Hello is Manzakine or Salam in Berber and Ahlan in Moroccan Arabic
If you are stuck, try ‘Tkalem Ingles?’ Or ‘Parlez vous anglais’, for ‘Do you speak English?’ in Arabic and French respectively.

Meal times

The most polite way to eat is with your right hand, using your thumb and first two fingers only. To use more fingers shows greed.
There are many more meal breaks in Morocco than in other cultures as, traditionally, they revolve around the five calls to prayer. Breakfast is early morning and dinner is late evening and, in general, eating is all about being together. Sharing bread, tagine or just tea and pastries is all part of the Moroccan day. With a tagine, the traditional way is to eat it out of the main dish using bread to section off your personal portion and then scoop it up.
Couscous is also often eaten by hand or with bread, and always remember to eat with your right hand only, as the left hand is considered unclean. Don’t help yourself to bread but wait until someone gives it to you, and then pass it on to someone else. If you are eating with a family, the hostess may not eat with you but leave the room and eat later. A lovely thing to acknowledge is the blessing of a meal, which is ‘Bismillah’ (the name of Allah), which most people echo. Do try to engage in conversation because being lively and chatty at mealtimes in Morocco is a sign of gratitude to your hosts.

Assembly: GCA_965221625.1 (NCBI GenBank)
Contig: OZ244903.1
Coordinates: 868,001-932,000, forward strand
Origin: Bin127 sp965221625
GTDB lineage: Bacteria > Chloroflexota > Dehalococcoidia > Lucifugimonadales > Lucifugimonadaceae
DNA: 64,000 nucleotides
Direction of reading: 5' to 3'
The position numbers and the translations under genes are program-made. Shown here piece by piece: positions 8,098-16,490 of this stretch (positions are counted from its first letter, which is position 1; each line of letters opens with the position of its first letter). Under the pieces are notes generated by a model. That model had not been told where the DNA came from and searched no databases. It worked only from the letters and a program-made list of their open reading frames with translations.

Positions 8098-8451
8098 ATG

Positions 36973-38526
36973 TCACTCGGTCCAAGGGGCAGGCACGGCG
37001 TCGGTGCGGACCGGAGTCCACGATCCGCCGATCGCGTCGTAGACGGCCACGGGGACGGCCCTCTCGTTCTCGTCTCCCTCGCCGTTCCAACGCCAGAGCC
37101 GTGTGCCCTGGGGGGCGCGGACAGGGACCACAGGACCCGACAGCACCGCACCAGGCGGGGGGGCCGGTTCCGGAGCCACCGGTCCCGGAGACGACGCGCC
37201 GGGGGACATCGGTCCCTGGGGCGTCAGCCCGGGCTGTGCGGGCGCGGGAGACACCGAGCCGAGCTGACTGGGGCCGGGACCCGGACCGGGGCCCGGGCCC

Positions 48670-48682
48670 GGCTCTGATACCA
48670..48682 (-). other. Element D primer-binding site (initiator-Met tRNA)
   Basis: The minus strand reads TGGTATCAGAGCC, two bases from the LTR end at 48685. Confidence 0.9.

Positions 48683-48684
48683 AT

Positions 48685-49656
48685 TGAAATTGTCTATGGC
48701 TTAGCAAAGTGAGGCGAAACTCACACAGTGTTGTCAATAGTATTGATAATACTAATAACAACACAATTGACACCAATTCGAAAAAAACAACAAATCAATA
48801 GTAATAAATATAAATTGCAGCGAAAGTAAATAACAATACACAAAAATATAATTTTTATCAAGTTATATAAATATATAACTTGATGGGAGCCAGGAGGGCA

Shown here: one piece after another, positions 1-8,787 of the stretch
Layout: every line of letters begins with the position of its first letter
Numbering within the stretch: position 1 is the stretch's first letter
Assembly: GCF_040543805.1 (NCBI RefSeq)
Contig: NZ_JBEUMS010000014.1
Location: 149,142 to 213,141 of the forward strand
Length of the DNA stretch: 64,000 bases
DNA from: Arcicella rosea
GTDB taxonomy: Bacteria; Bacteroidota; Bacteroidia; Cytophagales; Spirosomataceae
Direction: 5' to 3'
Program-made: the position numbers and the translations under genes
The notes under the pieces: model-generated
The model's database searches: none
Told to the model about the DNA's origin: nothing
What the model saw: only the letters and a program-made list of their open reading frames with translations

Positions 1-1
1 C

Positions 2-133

Hate haggling?

I have been to Morocco several times now and each time I think I won’t need more room in my suitcase to bring things home. Each time I am proved wrong.
Haggling is very much at the heart of Moroccan culture, and one of the advantages of a guided cultural tour is that your guide can help with haggling, will know a realistic price and will also know the best artisans. If you embrace it you will have fun shopping, and there are so many wonderful artisan treats to buy in Morocco.